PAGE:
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Lymphoma and Pets
Adding Radiotherapy Boosts Outcomes Among Elderly with B-cell Lymphomas
Adding radiotherapy to combination chemotherapy improved outcomes in older patients diagnosed with aggressive, bulky B-cell lymphoma
New research indicates this may be a valid treatment route for this patient population, for two reasons:
- 1. Many are not candidates for stem cell transplantation.
- 2. They are at a much lower risk of enduring or experiencing the known long-term and potentially carcinogenic effects of radiotherapy due to their age and to the amount of time it requires for those problems to develop.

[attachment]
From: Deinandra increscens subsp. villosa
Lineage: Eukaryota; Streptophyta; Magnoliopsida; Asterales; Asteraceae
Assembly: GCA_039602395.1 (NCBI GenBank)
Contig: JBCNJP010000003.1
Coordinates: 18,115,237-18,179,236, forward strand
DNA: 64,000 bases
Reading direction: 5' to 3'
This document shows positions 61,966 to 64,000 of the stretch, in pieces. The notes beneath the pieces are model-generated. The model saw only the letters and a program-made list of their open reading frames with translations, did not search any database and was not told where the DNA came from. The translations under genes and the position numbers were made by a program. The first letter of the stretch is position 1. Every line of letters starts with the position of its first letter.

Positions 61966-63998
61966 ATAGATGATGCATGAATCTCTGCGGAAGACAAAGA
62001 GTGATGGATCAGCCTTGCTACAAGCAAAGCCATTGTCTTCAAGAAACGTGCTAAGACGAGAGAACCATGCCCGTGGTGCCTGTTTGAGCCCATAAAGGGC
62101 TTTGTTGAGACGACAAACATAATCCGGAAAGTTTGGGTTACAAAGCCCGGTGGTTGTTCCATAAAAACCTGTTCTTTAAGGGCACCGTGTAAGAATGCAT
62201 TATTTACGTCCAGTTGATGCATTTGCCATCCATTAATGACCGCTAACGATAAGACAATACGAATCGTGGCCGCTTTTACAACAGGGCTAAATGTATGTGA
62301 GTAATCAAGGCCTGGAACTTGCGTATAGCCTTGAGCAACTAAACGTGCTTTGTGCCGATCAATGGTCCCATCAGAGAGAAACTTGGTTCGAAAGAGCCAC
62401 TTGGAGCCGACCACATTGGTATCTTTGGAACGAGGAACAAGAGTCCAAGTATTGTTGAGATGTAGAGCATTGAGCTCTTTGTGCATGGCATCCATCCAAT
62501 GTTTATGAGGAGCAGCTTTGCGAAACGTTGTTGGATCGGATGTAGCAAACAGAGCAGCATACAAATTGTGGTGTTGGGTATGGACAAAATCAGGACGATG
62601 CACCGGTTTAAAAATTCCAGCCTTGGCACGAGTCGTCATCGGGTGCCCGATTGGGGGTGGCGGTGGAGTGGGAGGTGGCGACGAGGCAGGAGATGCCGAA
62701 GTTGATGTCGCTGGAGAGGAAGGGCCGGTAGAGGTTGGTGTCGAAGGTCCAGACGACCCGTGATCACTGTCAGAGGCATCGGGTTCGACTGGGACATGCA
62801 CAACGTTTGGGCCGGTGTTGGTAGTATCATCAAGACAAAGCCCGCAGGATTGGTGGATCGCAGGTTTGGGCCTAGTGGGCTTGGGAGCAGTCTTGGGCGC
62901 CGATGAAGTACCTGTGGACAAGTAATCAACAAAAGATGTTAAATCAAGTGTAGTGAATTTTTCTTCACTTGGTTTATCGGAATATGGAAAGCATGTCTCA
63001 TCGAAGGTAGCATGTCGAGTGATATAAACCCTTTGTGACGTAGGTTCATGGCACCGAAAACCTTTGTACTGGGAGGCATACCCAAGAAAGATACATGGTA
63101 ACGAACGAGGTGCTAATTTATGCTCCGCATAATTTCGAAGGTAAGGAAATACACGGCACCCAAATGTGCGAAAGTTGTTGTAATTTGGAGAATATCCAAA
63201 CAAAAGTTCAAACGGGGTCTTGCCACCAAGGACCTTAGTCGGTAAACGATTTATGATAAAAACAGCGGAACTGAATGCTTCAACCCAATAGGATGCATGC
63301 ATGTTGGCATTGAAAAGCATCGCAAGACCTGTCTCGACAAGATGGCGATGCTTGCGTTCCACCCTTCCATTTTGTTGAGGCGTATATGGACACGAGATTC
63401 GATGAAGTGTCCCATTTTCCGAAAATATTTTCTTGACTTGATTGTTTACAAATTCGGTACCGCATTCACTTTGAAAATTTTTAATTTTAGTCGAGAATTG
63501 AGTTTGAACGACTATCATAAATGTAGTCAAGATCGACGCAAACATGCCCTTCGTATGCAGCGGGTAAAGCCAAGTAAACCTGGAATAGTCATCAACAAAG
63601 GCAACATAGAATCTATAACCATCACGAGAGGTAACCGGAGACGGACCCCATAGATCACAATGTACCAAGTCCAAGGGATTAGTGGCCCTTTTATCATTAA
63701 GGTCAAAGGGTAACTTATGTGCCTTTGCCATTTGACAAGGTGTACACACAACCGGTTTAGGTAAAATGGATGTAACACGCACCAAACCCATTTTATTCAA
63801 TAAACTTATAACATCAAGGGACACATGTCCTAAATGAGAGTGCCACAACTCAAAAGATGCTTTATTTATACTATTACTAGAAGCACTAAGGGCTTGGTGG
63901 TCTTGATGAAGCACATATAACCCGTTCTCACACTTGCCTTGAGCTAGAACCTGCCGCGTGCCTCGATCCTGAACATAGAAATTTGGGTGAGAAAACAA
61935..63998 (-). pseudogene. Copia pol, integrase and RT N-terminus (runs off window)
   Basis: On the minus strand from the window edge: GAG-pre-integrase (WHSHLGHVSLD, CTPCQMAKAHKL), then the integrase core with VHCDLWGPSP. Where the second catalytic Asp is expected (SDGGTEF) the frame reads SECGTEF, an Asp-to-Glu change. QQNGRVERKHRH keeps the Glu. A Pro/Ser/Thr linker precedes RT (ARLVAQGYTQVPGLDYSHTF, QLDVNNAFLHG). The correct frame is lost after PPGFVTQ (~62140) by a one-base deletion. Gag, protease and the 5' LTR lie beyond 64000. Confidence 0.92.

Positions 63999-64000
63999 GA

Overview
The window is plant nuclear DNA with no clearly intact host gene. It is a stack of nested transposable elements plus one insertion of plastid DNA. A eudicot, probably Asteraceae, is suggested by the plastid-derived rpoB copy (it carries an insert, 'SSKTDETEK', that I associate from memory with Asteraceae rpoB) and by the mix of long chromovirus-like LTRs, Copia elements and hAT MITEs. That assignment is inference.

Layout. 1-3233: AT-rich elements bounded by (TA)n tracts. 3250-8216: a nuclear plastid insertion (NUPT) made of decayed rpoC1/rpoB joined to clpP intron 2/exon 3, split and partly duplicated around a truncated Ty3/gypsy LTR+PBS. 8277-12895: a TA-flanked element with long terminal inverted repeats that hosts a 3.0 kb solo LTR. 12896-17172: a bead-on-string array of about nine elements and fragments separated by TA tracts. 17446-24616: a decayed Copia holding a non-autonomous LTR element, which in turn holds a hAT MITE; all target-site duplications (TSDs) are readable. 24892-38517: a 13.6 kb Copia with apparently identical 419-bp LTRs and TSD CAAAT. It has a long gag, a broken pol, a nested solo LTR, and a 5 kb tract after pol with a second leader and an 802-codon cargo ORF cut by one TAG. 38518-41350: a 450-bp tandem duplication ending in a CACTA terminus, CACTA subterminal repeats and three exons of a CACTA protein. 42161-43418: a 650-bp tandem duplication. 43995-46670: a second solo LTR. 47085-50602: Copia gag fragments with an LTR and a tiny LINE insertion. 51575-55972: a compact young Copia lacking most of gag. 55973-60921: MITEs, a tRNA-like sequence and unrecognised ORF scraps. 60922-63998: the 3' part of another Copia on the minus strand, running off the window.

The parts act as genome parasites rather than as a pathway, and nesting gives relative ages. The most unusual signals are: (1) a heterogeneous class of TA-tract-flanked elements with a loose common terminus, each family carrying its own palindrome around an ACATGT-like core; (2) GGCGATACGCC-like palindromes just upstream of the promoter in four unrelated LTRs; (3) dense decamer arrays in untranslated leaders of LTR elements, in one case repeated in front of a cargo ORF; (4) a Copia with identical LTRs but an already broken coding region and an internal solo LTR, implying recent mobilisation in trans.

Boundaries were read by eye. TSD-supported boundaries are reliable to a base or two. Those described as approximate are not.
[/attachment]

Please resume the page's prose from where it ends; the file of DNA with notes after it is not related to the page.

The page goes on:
In this study, researchers recruited 306 patients between 61 to 80 from the RICOVER-60 cohort. They received rituximab plus CHOP, or R-CHOP, in addition to 36 Gy involved-field radiation therapy to the bulky sites of the disease.
Meanwhile, another cohort of 164 patients received the same regimen minus the radiotherapy.
Analysis of the data amount to a finding that patients who did not receive radiotherapy had substantially lower rates of event-free survival, progression-free survival, and overall survival.
The researchers wrote,
Our analysis of two prospectively treated cohorts from the RICOVER-60 trial provides strong support for adding radiation therapy to sites of bulky disease for elderly patients with aggressive B-cell lymphoma. We recommend this additive and (at doses of 36 Gy) relatively low-toxic treatment modality in all patients with bulky disease until a prospective study proves that it can be omitted in patients with a negative PET after immunochemotherapy.
Their findings appear in the Journal of Clinical Oncology.